The Romans promoted brutal gladiatorial contests where thousands of slaves, condemned criminals and prisoners of war mauled and slaughtered each other for the amusement of the Romans.

Roman authors wrote openly of the rampant homosexuality among Romans and Greeks, particularly men with boys.

Women were relegated to a low status in society, where they received little to no schooling, could not speak in public and were considered "property" of their husbands.

As biblical Christianity spread, pagan practices were confronted by biblical Truth, people's lives were transformed, and the culture began to change. The status of women changed. The importance of family was significantly elevated. The brutal gladiator events were canceled. Historian Christopher Dawson writes, "This marked the beginning of a new era in world history."

Christianity's impact was not only limited to the West.

The influence of the Bible and its teachings abolished "suttee" in India---the practice of burning widows on the funeral pyre of the husband. It stopped the killing of wives when tribal chiefs died in Africa, it greatly reduced cannibalism and helped to end the global slave trade in the 1800s.

Christianity is often blamed in today's culture for impeding science with "superstition," yet it is Christians who advocated for science because they believed it was the discovery of God's Creation.

Dr. Rodney Stark, a professor of sociology and comparative religions writes, "The leading scientific figures in the sixteenth and seventeenth centuries overwhelmingly were devout Christians who believed it was their duty to comprehend God's handiwork."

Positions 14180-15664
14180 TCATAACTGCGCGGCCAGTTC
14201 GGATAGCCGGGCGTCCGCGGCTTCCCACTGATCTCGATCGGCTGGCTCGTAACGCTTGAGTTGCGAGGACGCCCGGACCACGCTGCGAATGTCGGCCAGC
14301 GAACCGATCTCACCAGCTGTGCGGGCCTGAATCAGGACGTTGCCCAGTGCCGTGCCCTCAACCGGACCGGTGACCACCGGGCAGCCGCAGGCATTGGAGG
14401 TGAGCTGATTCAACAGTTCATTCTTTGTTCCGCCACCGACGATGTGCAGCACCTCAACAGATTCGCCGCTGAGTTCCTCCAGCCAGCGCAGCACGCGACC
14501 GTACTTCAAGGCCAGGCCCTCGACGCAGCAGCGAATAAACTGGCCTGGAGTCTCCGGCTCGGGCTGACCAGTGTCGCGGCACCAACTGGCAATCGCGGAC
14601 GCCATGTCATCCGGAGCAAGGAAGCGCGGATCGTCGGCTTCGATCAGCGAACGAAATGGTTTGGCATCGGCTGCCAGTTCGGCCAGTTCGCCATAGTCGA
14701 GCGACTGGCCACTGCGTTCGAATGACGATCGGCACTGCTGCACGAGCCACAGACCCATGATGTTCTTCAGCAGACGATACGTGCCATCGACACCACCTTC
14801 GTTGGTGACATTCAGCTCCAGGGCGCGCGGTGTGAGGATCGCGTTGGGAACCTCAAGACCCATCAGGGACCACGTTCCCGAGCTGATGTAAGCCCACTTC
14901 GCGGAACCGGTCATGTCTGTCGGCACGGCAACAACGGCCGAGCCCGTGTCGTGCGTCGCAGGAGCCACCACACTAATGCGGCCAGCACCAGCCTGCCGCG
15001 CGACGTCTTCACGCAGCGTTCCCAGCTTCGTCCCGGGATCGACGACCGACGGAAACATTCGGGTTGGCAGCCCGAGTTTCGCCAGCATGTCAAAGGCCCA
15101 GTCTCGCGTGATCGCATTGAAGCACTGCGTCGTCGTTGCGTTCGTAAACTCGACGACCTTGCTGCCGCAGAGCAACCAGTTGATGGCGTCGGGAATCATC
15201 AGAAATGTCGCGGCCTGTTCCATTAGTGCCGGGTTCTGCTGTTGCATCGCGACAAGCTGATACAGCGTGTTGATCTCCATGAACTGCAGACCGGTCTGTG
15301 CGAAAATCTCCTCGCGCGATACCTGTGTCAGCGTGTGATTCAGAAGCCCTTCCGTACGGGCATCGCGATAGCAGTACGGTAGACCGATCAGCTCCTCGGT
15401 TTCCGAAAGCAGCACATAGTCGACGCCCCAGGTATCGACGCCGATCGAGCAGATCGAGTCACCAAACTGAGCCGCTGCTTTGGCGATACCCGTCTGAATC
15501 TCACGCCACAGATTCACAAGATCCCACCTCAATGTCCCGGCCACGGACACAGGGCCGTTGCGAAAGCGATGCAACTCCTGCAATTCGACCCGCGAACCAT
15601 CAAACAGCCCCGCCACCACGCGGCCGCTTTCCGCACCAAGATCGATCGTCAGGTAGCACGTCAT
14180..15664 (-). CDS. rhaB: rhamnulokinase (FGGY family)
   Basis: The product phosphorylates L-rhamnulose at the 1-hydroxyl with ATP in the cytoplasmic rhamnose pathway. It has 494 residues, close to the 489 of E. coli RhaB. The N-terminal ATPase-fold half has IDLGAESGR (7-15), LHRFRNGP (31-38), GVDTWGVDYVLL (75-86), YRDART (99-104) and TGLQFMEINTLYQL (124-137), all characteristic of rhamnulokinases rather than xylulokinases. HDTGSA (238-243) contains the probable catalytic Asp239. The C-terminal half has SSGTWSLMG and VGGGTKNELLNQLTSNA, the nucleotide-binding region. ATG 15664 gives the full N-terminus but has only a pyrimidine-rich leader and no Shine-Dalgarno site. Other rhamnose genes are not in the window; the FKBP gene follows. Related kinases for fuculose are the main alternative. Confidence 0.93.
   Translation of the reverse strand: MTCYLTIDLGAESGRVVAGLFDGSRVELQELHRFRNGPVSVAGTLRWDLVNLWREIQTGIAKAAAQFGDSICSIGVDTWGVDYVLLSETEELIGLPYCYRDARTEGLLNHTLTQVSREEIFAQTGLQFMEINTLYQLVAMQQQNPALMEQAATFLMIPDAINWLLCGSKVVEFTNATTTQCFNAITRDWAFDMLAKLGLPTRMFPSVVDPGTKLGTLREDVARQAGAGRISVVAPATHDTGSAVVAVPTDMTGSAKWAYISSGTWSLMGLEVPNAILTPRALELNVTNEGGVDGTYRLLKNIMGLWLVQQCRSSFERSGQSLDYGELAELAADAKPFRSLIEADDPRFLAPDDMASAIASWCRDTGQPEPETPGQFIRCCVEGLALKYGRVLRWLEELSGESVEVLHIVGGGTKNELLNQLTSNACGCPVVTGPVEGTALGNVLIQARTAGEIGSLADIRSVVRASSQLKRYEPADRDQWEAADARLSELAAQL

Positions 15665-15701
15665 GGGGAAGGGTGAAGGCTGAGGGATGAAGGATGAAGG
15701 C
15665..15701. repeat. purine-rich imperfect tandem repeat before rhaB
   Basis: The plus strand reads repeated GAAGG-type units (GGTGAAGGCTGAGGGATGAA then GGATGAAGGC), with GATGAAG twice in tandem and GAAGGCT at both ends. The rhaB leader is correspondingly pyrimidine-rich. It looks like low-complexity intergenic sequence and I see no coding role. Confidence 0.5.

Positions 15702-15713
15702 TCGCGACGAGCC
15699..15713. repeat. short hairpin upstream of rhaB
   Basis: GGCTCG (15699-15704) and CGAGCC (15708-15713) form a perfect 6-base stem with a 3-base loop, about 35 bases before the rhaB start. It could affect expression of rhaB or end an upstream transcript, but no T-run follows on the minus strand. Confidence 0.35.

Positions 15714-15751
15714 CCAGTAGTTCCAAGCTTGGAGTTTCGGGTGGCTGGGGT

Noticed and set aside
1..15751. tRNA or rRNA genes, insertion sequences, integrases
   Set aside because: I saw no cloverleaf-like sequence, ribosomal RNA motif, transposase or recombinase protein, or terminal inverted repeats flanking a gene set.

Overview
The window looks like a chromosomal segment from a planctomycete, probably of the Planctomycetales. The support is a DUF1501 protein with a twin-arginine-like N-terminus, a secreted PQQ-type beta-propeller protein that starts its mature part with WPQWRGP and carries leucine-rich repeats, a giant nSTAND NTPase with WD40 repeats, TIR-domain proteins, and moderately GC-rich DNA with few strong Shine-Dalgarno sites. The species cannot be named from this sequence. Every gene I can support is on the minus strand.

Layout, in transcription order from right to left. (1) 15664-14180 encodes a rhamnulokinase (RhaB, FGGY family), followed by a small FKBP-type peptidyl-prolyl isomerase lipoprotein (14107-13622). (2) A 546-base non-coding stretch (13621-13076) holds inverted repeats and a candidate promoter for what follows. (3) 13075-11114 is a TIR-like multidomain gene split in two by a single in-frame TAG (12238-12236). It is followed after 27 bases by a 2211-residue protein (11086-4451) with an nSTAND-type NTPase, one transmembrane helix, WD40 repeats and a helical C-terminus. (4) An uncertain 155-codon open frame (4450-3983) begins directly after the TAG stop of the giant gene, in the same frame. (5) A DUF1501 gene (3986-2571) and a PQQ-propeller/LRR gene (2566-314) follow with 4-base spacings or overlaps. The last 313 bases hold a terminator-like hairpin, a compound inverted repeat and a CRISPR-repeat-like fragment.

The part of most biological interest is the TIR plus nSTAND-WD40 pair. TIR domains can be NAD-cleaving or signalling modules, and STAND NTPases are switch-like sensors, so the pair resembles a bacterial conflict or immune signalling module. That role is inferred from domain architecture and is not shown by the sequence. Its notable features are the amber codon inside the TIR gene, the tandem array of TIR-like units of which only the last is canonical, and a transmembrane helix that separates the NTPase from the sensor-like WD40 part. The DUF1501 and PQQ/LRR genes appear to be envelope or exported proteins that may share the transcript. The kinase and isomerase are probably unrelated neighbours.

The charity encouraged in Luke 10: 30-37 eventually blossomed into hospitals, orphanages, homes for the elderly and care for the poor, the hungry, and the homeless.

It's a fact that civilization itself was transformed as one religion spread across the globe, impacting every culture it touched, because biblical Christianity first and foremost changes the heart.

What if, say, 60-80 million evangelicals got up every morning---perhaps this morning--- with the idea that they were going to "swing for the fence" to spread the gospel today? What if we approached every day with the idea of "giving" in regard to our resources?

Sounds great, but I don't have $47 billion in an endowment.

Neither did the little boy at one of Jesus' rallies. It's surprising what a few loaves and fishes can turn into.

Be Informed. Be Inspired. Be Faithful. Be Fruitful. Be Prayerful. Be Led.